Every school-aged child can get a free meal at a number of locations around Maryland. As for adults and families, there are also several options for food assistance. Those in low-income households can apply for SNAP, more commonly known as food stamps. You can apply here based on your income. There’s also the Maryland Food Bank and many local groups are collecting food for distribution. Several area businesses, churches and charities have stepped up to feed those in need. If you need help, you can call 211 for information.

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WHAT’S OPEN, WHAT’S CLOSED

Essential businesses like grocery stores, pharmacies, pet supply stores, hardware stores, big box stores like Target and Walmart and even liquor stores are considered essential businesses. Gas stations and places like Wawa, Starbucks, 7-Eleven and Royal Farms also remain open, though they are stopping many grab-and-go options. Daycares, run by the state for those essential workers, are the only ones open. Veterinarians are also open in case of pet-related needs.

Restaurants and bars did have to close their dining rooms but are open for carry-out, delivery and drive-thru service only.

State parks and beaches, Ocean City’s beach and boardwalk have reopened as well as golf courses, fishing, boating and other low-risk outdoor activities.

Salons, barbershops, retail clothing and shoe stores, pet grooming, automated car washes and art galleries will reopen Friday, May 15 depending on where you live in the state. Spas, gyms, yoga and dance studios, libraries, courthouses, county and state government buildings, movie theaters, entertainment and concert venues and other state or federally-owned facilities are all closed to the public. You should check your town or county website for details.

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SCHOOLS & UNIVERSITIES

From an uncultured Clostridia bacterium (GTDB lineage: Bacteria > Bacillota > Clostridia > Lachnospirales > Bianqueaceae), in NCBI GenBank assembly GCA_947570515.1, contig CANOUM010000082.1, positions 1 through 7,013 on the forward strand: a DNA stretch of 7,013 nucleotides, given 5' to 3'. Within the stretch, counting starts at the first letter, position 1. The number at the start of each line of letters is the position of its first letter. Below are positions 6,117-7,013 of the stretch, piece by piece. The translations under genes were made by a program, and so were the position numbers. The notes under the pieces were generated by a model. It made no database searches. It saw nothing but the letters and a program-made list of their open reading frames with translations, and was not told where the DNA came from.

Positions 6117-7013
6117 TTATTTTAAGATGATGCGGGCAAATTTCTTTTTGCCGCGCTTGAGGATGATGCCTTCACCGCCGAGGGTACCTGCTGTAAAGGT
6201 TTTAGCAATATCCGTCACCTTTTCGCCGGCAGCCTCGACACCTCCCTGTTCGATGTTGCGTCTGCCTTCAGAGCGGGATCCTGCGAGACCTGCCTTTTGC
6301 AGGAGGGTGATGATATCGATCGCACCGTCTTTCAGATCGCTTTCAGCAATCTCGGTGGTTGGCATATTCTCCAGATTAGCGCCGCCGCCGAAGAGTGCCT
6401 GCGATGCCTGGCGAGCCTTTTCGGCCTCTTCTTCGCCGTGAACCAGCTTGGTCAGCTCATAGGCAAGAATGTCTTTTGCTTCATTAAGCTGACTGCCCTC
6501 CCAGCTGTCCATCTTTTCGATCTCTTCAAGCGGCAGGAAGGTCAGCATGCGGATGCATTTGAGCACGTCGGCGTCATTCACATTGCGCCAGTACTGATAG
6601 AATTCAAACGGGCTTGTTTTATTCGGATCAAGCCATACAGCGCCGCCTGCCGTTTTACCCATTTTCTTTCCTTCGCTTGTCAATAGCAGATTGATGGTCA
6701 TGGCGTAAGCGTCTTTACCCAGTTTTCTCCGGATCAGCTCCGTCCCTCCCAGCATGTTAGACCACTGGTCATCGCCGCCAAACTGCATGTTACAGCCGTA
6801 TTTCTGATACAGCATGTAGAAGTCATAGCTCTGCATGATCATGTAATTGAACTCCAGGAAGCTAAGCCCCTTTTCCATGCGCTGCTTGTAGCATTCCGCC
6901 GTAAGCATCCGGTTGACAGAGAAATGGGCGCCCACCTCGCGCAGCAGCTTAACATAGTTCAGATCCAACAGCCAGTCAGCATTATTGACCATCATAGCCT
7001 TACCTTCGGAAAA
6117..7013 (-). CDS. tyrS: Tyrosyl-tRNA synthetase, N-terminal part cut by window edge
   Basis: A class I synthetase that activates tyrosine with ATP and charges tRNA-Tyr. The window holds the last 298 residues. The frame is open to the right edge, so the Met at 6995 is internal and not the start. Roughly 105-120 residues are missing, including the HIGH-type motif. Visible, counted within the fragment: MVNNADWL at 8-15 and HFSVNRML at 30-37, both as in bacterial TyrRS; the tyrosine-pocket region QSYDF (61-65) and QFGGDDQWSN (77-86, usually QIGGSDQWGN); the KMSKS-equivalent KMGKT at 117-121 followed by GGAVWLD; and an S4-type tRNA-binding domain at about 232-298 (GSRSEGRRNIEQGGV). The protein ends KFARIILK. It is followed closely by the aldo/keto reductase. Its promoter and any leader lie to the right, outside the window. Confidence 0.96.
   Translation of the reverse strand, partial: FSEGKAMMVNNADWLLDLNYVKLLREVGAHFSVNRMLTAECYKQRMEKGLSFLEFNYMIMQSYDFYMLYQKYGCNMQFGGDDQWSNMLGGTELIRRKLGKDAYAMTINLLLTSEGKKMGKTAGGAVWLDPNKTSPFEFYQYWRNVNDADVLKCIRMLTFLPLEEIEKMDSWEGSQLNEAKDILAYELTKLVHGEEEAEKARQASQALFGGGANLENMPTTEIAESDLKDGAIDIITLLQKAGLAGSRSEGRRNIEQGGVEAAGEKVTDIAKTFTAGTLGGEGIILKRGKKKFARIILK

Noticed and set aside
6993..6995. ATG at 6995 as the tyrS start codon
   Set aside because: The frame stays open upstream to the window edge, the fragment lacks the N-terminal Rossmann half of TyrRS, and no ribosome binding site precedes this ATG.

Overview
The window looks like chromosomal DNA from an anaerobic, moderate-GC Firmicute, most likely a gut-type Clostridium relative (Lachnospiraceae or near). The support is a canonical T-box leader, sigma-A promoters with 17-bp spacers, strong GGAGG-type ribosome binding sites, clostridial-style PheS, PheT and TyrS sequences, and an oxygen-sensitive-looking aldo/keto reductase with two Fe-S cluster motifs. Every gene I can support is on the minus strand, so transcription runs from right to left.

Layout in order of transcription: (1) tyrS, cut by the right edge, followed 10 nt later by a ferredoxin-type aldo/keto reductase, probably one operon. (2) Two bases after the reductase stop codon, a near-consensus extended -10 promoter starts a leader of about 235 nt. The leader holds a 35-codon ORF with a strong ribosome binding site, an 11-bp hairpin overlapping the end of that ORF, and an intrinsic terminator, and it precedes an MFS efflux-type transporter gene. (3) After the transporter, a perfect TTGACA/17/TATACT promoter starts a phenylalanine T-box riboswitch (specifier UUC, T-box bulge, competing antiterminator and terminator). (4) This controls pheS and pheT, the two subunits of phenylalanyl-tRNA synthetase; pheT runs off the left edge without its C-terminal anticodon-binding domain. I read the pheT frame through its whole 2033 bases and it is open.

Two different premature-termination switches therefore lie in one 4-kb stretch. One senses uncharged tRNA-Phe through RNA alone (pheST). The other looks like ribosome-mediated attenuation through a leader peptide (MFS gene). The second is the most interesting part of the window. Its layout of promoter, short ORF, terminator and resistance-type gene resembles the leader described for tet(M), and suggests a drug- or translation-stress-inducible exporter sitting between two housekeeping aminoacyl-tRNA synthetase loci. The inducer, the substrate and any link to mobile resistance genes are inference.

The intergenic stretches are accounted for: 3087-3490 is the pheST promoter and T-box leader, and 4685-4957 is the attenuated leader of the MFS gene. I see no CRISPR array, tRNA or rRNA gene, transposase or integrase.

Students in Maryland are also having to adjust during the pandemic. Colleges and universities moved to online learning and closed campus for the semester.

As for K-12, officials announced they would be closed for the remainder of the year, however distance learning continues.

Although students with computer or tablet access have been able to do some learning with the help of teachers, students without access were given packets of work to complete. However, none of the assignments will be graded.

Every Maryland student does have access to free meals. A list of those meal pickup locations can be found here. 

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HOW TO HELP

Although officials are asking people to quarantine and stay away from large crowds there are still ways to help.

Gov. Hogan launched a site called Maryland Unites so that people could find organizations that need their help. The Maryland Medical Reserve Corps is looking for volunteers to help once the state opens coronavirus testing facilities. Meals on Wheels and the Red Cross also need help.

Howard County General Hospital is accepting donations.

You can also support small businesses during their time in need by ordering food or other items online.

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MENTAL HEALTH RESOURCES

If you need help and are struggling with your mental health during this pandemic there are resources for you: